As war rages on in the Middle East, with more than 1,200 Israelis killed in a terrorist attack by Hamas and more than 11,000 Palestinians killed as a result of the Israeli army’s retaliatory attack on Gaza, U.S. politicians are focusing on the real enemy: an app where you can post dance videos and makeup tutorials for how to dress up as Sexy Tobias Funke.
Concerns over TikTok purportedly boosting pro-Palestinian content over pro-Israeli content have been percolating for the past few days, with Rep. Mike Gallagher penning an essay for the Free Press calling the app “digital fentanyl made by China” and accusing it of “brainwashing our youth against the country and our allies” by promoting “pro-Hamas” content. While the Biden administration has admitted it’s monitoring which content is promoted on the app, things went a little farther in last week’s GOP debate, with former New Jersey Gov. Chris Christie saying that TikTok was “polluting the minds of American young people” with “anti-Semitic, horrible stuff that their algorithms were pushing out at a gargantuan rate.”
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In many respects, this is an old argument. The claim that TikTok poses a national security threat has been touted by the GOP for years, with former President Donald Trump frequently threatening to ban the app or force its sale. (Federal judges blocked the Trump White House’s attempts to do so in 2020.) Yet concerns about the platform have resurfaced due to the Israel-Gaza conflict, making this the latest example of the GOP trying to get the app banned.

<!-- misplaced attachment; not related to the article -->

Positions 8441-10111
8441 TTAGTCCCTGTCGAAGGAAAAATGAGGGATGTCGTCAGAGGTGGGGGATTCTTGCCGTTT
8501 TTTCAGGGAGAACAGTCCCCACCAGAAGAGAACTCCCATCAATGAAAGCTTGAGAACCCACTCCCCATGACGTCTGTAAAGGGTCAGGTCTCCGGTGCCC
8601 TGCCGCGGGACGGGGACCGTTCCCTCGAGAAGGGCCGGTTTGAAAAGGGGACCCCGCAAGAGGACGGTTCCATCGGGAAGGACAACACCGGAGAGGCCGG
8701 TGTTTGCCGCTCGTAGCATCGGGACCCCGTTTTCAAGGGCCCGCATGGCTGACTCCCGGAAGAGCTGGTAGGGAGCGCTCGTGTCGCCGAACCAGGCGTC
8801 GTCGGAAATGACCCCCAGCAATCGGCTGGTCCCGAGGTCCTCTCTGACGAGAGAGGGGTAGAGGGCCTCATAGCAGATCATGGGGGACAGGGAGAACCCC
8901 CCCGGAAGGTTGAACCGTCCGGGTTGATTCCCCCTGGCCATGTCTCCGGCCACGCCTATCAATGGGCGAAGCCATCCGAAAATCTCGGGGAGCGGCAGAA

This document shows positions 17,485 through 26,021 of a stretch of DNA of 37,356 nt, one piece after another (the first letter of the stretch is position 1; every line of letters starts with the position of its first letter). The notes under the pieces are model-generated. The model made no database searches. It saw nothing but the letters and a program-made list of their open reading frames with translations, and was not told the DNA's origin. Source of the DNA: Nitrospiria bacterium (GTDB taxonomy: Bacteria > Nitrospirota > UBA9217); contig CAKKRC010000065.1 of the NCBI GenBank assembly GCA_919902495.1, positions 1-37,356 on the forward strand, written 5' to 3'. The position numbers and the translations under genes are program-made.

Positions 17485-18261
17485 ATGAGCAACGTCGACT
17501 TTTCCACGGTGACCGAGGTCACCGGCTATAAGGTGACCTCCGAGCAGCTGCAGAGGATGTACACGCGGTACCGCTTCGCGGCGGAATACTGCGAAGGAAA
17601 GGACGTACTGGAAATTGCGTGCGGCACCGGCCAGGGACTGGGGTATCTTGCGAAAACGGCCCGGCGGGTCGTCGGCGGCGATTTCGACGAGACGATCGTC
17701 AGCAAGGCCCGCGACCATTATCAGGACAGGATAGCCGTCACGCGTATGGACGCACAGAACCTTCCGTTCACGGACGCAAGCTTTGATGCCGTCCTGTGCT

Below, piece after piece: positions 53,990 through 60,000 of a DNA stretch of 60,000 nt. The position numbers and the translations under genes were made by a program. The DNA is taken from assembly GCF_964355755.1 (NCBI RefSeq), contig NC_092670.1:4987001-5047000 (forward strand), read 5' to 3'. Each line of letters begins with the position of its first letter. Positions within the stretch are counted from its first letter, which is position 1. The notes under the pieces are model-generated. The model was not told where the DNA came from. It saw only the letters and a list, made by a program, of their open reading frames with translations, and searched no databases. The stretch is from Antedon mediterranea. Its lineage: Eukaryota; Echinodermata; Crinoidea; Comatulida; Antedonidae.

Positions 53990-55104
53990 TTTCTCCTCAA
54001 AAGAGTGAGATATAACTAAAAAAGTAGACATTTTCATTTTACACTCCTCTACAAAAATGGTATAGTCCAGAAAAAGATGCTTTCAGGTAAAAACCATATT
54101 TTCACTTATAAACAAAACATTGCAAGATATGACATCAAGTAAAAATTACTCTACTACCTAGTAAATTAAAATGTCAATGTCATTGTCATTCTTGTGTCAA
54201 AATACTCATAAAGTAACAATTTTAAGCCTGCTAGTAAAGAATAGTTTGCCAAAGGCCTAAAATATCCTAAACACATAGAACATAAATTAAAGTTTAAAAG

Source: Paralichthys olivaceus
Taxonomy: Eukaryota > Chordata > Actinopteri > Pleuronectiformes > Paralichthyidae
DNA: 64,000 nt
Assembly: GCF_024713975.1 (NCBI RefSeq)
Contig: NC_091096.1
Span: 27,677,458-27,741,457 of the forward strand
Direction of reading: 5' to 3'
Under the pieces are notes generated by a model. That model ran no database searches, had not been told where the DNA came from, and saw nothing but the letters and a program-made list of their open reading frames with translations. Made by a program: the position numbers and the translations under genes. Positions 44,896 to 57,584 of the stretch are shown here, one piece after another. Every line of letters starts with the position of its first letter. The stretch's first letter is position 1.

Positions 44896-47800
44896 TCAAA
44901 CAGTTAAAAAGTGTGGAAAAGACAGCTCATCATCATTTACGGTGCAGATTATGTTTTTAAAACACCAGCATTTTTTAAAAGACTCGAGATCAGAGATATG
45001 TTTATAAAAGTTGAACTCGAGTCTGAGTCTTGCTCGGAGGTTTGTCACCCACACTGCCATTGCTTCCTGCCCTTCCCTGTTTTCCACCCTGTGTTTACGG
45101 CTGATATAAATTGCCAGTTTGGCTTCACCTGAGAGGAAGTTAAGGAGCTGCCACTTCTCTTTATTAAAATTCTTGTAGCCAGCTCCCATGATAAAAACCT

In response to Gallagher’s essay and similar claims made by the GOP, TikTok published a Nov. 2 blog post strongly denying that it was actively pushing pro-Palestinian content. The post also stated that TikTok would employ more moderators who speak both Arabic and Hebrew to prevent the spread of content promoting “violence, hate, and harmful misinformation.” As evidence that the platform does not have a pro-Palestine bias, TikTok pointed out in its post that within the United States, since the massacre on Oct. 7, the hashtag #StandWithIsrael had gained 1.5 times more views than #standwithpalestine: 46.3 million, as opposed to 29 million. (Currently, these numbers are 52 million views for the #StandWithIsrael hashtag, as opposed to 40 million views for #StandWithPalestine.)
But these metrics are somewhat misleading, as internet culture writer Ryan Broderick pointed out in a recent edition of his newsletter Garbage Day. For starters, these are far from the only hashtags being used by people posting about the conflict (and many may be posting without using hashtags at all). Further, if you consider the amount of discourse surrounding the conflict in the Middle East in light of the sheer volume of content on the app, the above numbers are actually pretty miniscule. (Broderick compares the popularity of such discussions to the conversation around last summer’s #GirlDinner trend, which has 2 billion views; another comparison would be #gta6, the hashtag used for the much-anticipated next installment of the video game Grand Theft Auto, which has 8.4 billion.)